Global Export Control Lists and Classification Update 2018


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Registrants will receive a copy of the presentation, certificate of completion and access to the webinar recording to view multiple times over the period of one year. Upon purchase/registration, you will receive the link to the webinar and your unique login and password via email within 1 business day.

The item I want to ship from my overseas facility would be EAR99 in the U.S., so I won’t need an export permit. . .”  Quite possibly, but there is no such thing as “EAR99” outside the U.S. and what if a foreign country’s control list is different from the CCL?

Thanks to U.S. Export Control Reform (ECR), my aircraft part is 9A991 and I can ship “NLR” to just about anywhere in the world, and from anywhere in the world too, right?”  Not necessarily. Other countries may not have made ECR-like changes to their control lists, and “NLR” really only means something in the U.S.

I heard that many foreign countries use Harmonized System-based tariff codes for export control classification purposes . . .”  Some do, and some try to match their control list entries with HS-based codes; however, as many know, export control classification and Customs classification are not the same thing no matter where in the world you are.

This webinar will address these and similar questions and misconceptions about non-U.S. export control lists and item classification, and provide a complete set of updates on foreign export control lists. There have been important updates to multilateral and foreign export control lists that have affected item entries in all categories, including specialty materials, chemicals, material processing equipment, electronic and telecommunication systems, encryption, sensors, and avionics. Even if you do not export from foreign jurisdictions, knowing the export control classification and license requirements for items and technologies that you source from abroad, for technology exchanged or co-developed with foreign partners, and for returns and repairs of controlled items shipped from the U.S., can save valuable time and resources.

Specifically, this webinar will provide the following:

  • A break down of the export control lists and coding systems found in most regions of the world, including Asia Pacific, Latin America, South Asia, the Middle East, Russia and Central Asia, and Eastern Europe;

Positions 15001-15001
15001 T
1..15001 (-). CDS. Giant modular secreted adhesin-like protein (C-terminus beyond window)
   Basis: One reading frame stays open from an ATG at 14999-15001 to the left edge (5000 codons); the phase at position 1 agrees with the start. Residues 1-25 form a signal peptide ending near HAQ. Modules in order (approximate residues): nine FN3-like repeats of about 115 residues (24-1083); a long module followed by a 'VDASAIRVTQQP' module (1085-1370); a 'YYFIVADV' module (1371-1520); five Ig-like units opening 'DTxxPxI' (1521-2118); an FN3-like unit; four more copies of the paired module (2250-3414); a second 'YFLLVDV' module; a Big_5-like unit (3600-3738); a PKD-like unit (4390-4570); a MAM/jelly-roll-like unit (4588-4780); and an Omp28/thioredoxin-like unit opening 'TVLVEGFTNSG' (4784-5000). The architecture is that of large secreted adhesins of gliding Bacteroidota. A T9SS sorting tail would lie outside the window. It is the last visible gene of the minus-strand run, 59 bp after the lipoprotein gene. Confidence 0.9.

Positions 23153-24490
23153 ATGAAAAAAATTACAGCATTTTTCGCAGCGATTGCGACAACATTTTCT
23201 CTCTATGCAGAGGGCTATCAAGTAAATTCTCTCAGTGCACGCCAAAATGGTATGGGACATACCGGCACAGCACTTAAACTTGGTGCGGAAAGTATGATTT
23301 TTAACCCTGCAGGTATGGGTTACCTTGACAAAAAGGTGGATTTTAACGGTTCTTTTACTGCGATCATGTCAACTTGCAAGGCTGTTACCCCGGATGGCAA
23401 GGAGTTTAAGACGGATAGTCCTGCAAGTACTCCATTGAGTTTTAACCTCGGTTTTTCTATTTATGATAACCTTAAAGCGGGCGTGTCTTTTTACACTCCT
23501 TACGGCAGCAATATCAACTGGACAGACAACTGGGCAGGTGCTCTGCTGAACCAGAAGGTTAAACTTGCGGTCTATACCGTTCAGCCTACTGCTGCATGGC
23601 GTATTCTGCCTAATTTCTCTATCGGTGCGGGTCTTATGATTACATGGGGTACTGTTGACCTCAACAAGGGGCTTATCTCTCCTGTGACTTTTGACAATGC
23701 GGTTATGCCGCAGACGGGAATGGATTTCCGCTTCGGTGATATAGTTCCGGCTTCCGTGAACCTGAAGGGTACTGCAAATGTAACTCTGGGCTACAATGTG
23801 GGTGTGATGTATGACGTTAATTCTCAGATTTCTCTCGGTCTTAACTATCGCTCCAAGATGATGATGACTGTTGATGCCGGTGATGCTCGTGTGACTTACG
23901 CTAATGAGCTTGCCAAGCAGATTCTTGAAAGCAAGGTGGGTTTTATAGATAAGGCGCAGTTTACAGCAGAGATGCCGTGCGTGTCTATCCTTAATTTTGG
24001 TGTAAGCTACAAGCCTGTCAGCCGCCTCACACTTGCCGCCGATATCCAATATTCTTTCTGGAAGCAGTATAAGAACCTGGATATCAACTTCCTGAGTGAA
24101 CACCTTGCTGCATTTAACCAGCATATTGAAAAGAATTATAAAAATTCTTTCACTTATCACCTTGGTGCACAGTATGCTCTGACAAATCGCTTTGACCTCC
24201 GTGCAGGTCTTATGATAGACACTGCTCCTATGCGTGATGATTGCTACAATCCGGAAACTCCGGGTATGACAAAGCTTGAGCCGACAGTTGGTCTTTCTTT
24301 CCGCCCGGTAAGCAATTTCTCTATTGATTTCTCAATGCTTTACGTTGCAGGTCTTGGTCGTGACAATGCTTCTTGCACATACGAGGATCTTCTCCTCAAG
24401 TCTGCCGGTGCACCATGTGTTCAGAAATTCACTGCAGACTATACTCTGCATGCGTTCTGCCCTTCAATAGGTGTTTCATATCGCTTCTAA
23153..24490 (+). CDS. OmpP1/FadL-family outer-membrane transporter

• A review of how the export control list entries of select industrial machinery, electronics, telecommunications, automotive, aerospace, encryption, chemical, special materials, nuclear, biological, military, and other products and technologies in countries of those regions compare to what you’d find in the U.S.;
  • Insight into how the equivalent of U.S. Commerce Control List (CCL) “500-series” and “600-series” items would be classified under foreign jurisdictions;
  • Specific foreign export control classification case studies;
  • Recommended approaches to classifying your products and technologies for export control purposes in foreign jurisdictions and to organizing and maintaining those classifications as part of your internal compliance program (ICP); and,
  • Information on export control classification resources and assistance available in foreign jurisdictions.

This webinar will provide PowerPoint slides and include live video and commentary from Jay Nash who has specialized in non-U.S. trade controls and compliance for over 12 years. Mr. Nash has worked with national governments from every region of the world to provide guidance and support on establishing domestic export control systems in addition to helping multinational companies navigate and comply with non-U.S. export controls. In 2016, the consulting firm he helped co-found was named the World Export Control Review’s “Consultant of the Year.” Mr. Nash is a regular speaker and presenter at regional and international export control conferences and he has published on global export control developments in the U.S., Japan, and Korea. Webinar participants are invited to submit questions during the webinar; the final 30 minutes of the webinar will be allotted to answering attendees’ questions.

Each registrant will receive a copy of the presentation, certificate of completion, and access to the webinar recording.


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Webinar Details:

Recorded April 11, 2018
Length 1 hour 30 minutes
Comprised of 1 hour of commentary and 30 minute Q&A session
Cost $150 per person
Multi-Viewer Discounts Available
ECoP® EAR or ITAR renewal credits: 1
NEI / NCBFAA
Event #: 12909
CES: 1.5
Additional Notes

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